I therefore decided to get away from the field with the sheep in, as they were all now over the place, so would not allow me to shoot anything; once again, safety first! As I moved into one of the furthest fields, I could hear magpies chattering away to each other and, as it was their distress call, something was clearly disturbing them in the undergrowth; a blackbird also joined it, so I thought that maybe my luck was in after all.
The commotion was coming from woodland at the bottom of a slight valley, where a stream runs through, so I quickly walked down and positioned the FoxPro caller around five yards out from the hedgerow in some long grass and turned it on. I had the caller making the ‘waning jackrabbit’ call, to hopefully cover any noise that I made as I got into position. I’d only just sat down and picked up my rifle when a fox appeared from the bushes over to my left! As I was in a comfortable position, I quickly but quietly chambered a round and took aim. A shot to the chest dropped the fox cleanly at 80 yards and it was only six O’clock in the evening! I checked the fox through the scope, and it wasn’t moving, so left it where it was. Another one appeared nearer to me and it was making its way rapidly to the caller; this too went down, in less than a minute after the first! It obviously wasn’t bothered by the sound of the first shot. This one I took from the classic ‘rifle over the elbow’ FT position.
For a change, I switched the caller over to baby fox in distress and, after about five more minutes, I made it number three at 35 yards. I was certainly on a roll, but would my luck continue? Well, it did, as a few minutes later, when I took another, as it edged its way along from where I’d shot the first. There was a bit of a lull, but I soon had to deal with number five! This one was investigating the third when I shot it and I could finally drink some coffee and photograph them for posterity.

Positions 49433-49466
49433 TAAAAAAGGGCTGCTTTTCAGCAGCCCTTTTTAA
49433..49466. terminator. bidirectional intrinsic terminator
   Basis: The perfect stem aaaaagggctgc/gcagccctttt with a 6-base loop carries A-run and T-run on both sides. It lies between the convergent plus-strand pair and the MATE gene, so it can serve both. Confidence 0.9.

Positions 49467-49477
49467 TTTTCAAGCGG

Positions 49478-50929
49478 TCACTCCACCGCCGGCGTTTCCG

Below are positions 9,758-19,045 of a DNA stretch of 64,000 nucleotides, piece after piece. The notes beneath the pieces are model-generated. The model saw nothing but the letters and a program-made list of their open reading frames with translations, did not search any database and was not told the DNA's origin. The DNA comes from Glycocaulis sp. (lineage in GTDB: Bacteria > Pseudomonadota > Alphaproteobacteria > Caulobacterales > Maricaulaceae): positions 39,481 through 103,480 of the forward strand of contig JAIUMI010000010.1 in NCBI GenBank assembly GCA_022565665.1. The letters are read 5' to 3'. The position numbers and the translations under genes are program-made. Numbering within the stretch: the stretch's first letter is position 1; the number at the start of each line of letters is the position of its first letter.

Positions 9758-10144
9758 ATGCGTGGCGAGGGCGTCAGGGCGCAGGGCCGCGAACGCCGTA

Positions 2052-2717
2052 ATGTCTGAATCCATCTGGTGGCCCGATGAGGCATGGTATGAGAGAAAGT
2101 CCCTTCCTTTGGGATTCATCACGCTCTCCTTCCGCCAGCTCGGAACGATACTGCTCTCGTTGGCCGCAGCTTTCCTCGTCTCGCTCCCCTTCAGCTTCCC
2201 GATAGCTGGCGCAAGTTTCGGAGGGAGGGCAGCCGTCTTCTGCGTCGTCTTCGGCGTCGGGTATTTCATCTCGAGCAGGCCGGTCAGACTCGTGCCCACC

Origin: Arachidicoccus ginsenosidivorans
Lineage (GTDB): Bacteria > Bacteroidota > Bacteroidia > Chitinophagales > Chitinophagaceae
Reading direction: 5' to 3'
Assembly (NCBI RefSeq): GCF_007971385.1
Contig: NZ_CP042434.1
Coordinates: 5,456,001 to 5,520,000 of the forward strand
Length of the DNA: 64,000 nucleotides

I decided to move position and made my way along the bottom edge of the field. I switched to ‘vole squeaks’ and went back to my gear about 50 yards up the slight rise. This time, I actually had time to get comfortable before the action started, but I wished my mate was with me, as two foxes appeared from different directions! The one to the left was the nearest, so decided to take it as soon as it stopped moving; this made number six and the other one ran off as soon as I fired.
Seeing as I had a dead fox lying there, I started ‘fox in distress’ fairly loud and another fox came running from the left and then leapt in the air, to land on the dead one. I’m not sure what it thought was going on, but it too paid the price, although it managed to run a few yards into the undergrowth before laying still; I guess it was adrenaline that caused this. I was nearing my all-time highest fox count and one more came to ‘vole squeak’ before I decided to have a bit of a clear up and move position again.
I often shoot foxes on the other side of the field and I had three more in quick succession, using a variety of calls and all still without having to use a lamp! By this time, the light was fading, so when I picked up eye shine with a handlamp at about 300 yards away to the left I turned up the caller’s volume to maximum, so that the fox could hear it. I was using the Wicked Light now and it came running in towards the caller at breakneck speed, so I turned the caller off with the remote and started squeaking with my mouth and it changed direction. I had to shout to make him stop and shot him at 25 yards to make 12 in one evening. I was just packing up, when another came from the right, to make a Baker’s Dozen; I would have stayed longer but I was down to my last round and I never shoot without having a spare cartridge, as you never know when you might need to put another one into a fox, just to make sure.
Well, what a night; 13 foxes in less than two hours, all in the same small field and I only had to use the lamp for the last two. It just goes to show that a well-rehearsed plan and quality gear can really pay off.